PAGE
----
Tuesday, April 26, 2016

Spirit Stick Beat Down

How does a stick become a carrot motivator?  When it’s a Spirit Stick.  This symbol evokes memories of high school pep rallies and Friday night football.  The stick tradition began in the late 1940’s at a national cheerleading camp.  One squad was not particularly good at performing the moves, but always arrived early and stayed late, all day long actively encouraging the other teams.  Their enthusiastic attitude had a dramatic impact on the spirit of the camp.  For this, the camp coordinator created an impromptu award, a decorated tree branch, to recognize that squad’s positive impact.

We all hunger to see such enthusiasm in our organizations.  But some groups have strange ideas of how to instill ‘spirit’.  An obvious example is some religious or social gathering that gets mired in group-think.  This mindset isolates and strangles the ability to positively influence newcomers. 

Introducing a newbie into your homeowners association, business, or a Georgia CAI committee is a matter of first impressions.  Does your welcoming act include a thick list of rules?  Greetings of “Thou Shalt Not” drown out any thought of benefits and rewards.  Words are like rain:  Hard ones don’t soak in.

The ways conflicts are handled cement your group’s reputation as a bridge builder or burner.  When a homeowner sends a ten-point list of accusations, the natural reflex is a point-by-point response.  That list of complaints serves to pull your emotional chain.  Ignore the distraction.  Instead keep your responses short, focusing on big picture items.  Sometimes silence is the best answer.

Conspiracies are an opportunity to quench the fires of volunteerism.   Gossiping about past conflicts with other individuals is unprofessional and leaves the hearer wondering what is being said about him or her.  If everyone is out to get you, there’s probably a good reason for it.  Take a look in the mirror.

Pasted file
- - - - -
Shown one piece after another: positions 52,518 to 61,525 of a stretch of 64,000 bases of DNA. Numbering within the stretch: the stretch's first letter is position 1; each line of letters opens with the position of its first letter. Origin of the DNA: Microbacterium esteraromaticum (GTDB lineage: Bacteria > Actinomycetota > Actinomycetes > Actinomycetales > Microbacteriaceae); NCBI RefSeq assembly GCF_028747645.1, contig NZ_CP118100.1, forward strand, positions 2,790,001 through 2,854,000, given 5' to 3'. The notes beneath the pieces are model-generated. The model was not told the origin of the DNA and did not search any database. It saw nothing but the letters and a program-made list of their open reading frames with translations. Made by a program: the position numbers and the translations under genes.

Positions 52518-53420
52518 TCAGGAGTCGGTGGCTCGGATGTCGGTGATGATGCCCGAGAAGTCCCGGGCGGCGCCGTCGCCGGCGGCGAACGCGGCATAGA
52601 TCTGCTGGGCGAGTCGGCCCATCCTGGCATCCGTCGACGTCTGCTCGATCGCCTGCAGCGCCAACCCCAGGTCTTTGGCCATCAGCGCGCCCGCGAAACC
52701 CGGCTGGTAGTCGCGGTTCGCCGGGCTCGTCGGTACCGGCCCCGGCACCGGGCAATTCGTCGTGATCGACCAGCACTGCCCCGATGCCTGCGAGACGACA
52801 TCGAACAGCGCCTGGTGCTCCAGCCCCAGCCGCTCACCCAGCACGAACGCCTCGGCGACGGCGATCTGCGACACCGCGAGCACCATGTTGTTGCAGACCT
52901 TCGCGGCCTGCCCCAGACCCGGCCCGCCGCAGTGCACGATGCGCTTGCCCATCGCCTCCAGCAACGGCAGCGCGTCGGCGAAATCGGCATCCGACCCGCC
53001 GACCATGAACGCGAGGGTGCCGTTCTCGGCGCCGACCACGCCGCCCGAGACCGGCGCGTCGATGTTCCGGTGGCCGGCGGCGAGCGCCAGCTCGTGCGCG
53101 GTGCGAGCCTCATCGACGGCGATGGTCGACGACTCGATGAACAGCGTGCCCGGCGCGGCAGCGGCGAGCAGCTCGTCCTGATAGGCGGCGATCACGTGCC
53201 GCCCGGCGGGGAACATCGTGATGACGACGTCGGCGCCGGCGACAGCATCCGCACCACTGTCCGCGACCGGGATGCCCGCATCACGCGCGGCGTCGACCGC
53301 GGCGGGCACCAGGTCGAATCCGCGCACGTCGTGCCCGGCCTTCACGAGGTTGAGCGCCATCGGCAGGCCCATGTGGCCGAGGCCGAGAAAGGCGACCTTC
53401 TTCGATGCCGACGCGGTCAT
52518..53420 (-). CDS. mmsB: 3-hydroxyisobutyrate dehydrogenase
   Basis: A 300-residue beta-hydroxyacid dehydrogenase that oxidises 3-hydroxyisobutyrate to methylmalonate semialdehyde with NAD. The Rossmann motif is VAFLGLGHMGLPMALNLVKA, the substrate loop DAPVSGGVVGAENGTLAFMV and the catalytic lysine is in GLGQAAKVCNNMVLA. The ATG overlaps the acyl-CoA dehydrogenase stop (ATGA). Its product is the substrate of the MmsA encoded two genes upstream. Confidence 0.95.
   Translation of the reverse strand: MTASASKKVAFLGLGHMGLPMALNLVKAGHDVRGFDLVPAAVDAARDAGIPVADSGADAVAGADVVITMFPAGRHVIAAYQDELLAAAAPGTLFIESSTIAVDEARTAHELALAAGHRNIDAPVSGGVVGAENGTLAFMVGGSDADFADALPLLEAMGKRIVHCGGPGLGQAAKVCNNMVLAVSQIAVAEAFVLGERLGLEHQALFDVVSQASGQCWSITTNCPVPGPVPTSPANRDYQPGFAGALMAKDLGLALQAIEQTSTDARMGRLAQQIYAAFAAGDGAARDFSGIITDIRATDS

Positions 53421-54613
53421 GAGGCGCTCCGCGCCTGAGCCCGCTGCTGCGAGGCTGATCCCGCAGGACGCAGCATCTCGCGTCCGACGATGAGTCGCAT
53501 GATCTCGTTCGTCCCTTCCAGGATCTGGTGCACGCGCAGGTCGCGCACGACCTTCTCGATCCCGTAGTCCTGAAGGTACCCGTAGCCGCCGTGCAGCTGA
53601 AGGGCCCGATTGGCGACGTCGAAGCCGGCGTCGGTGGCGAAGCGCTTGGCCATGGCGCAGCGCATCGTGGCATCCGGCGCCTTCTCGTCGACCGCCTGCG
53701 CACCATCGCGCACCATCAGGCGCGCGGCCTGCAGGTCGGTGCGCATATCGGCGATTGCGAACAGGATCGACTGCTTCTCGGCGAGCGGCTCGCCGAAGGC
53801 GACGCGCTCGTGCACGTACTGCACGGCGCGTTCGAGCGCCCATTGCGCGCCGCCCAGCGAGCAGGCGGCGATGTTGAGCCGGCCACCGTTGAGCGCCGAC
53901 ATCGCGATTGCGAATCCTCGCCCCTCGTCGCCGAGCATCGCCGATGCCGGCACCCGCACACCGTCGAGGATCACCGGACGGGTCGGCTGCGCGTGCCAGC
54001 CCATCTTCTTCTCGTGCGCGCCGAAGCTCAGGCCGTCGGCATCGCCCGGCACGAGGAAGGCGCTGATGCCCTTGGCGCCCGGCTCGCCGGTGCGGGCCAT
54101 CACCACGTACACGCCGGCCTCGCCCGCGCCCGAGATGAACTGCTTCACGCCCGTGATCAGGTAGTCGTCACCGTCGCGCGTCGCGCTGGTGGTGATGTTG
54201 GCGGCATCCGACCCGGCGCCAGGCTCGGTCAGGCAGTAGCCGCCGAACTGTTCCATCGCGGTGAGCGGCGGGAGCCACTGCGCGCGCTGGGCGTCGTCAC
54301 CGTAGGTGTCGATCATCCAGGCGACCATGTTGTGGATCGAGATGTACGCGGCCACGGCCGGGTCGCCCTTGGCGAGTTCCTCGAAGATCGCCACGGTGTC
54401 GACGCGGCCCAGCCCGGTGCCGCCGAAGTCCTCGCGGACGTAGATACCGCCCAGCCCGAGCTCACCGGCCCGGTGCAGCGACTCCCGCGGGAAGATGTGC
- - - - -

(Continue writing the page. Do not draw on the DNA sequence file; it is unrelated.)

Self-absorbed personalities in an organization are also a turnoff.   At best, they are daunting, or worse, obnoxious.  Either result dampens spirits.  Instead you should tout group accomplishments not yours.  Self-important people are only important to themselves.
Tooting your horn about the organization is expected.  More often, let your actions do the talking.  Keep your focus on encouraging the others to do their best, even those who might be competitors.  Raising the standard of excellence for ALL creates opportunities for you and your team.  So walk softly and carry a big spirit stick.

Tuesday, April 5, 2016

What Does the Architectural Committee Really Do?

Are you getting ready to make an addition to your house or build a new shed or fence in your back yard? Before you break out the miter saw, make sure to get your plans approved by your association’s architectural committee.

While it may seem arbitrary from an individual homeowner’s standpoint, the architectural committee looks out for the entire community. Aside from stopping residents from painting pink polka dots on their houses, the committee’s job is to make sure that the size and style of the project, the type of building materials being used and the overall look of the new structure adhere to the association’s design requirements. Not only does this keep the community looking cohesive, it also helps to keep property values up by preventing individual structures from standing out. Of course, it’s also important to note that unapproved structures might legally have to be removed at the owner’s expense, so save yourself money and headaches by getting approval before building.

So when you’re ready to start your new project, or if the design of your project changes midway through building it, send your plans to the architectural committee first so that the committee can make sure they’re in compliance with the association’s design standards. If the committee does find any issues, they will let you know what they are and try to help you come up with other options. The Association does appreciate all the hard work residents do (and have done) to make their homes and their community beautiful—so help the Association keep your community looking great by keeping them in the loop on all of your building projects.